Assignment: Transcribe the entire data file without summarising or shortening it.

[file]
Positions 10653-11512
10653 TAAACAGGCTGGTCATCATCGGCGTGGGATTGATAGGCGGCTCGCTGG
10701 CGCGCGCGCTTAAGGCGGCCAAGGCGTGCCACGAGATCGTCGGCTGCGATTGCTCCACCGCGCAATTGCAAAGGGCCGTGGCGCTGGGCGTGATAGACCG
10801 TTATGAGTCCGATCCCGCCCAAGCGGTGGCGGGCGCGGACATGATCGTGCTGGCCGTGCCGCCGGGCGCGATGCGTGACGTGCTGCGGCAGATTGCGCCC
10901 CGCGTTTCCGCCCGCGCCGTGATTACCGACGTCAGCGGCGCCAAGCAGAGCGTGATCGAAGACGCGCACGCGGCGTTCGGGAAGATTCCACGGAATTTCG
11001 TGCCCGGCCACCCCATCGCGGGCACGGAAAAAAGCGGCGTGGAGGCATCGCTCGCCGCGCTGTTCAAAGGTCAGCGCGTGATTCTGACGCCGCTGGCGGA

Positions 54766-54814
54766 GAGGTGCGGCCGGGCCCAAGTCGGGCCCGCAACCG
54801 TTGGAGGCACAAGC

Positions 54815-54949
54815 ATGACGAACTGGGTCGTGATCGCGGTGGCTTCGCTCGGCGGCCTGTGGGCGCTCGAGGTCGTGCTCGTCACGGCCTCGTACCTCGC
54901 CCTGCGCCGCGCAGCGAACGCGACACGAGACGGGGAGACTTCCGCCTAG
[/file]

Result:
Positions 10653-11512
10653 TAAACAGGCTGGTCATCATCGGCGTGGGATTGATAGGCGGCTCGCTGG
10701 CGCGCGCGCTTAAGGCGGCCAAGGCGTGCCACGAGATCGTCGGCTGCGATTGCTCCACCGCGCAATTGCAAAGGGCCGTGGCGCTGGGCGTGATAGACCG
10801 TTATGAGTCCGATCCCGCCCAAGCGGTGGCGGGCGCGGACATGATCGTGCTGGCCGTGCCGCCGGGCGCGATGCGTGACGTGCTGCGGCAGATTGCGCCC
10901 CGCGTTTCCGCCCGCGCCGTGATTACCGACGTCAGCGGCGCCAAGCAGAGCGTGATCGAAGACGCGCACGCGGCGTTCGGGAAGATTCCACGGAATTTCG
11001 TGCCCGGCCACCCCATCGCGGGCACGGAAAAAAGCGGCGTGGAGGCATCGCTCGCCGCGCTGTTCAAAGGTCAGCGCGTGATTCTGACGCCGCTGGCGGA

Positions 54766-54814
54766 GAGGTGCGGCCGGGCCCAAGTCGGGCCCGCAACCG
54801 TTGGAGGCACAAGC

Positions 54815-54949
54815 ATGACGAACTGGGTCGTGATCGCGGTGGCTTCGCTCGGCGGCCTGTGGGCGCTCGAGGTCGTGCTCGTCACGGCCTCGTACCTCGC
54901 CCTGCGCCGCGCAGCGAACGCGACACGAGACGGGGAGACTTCCGCCTAG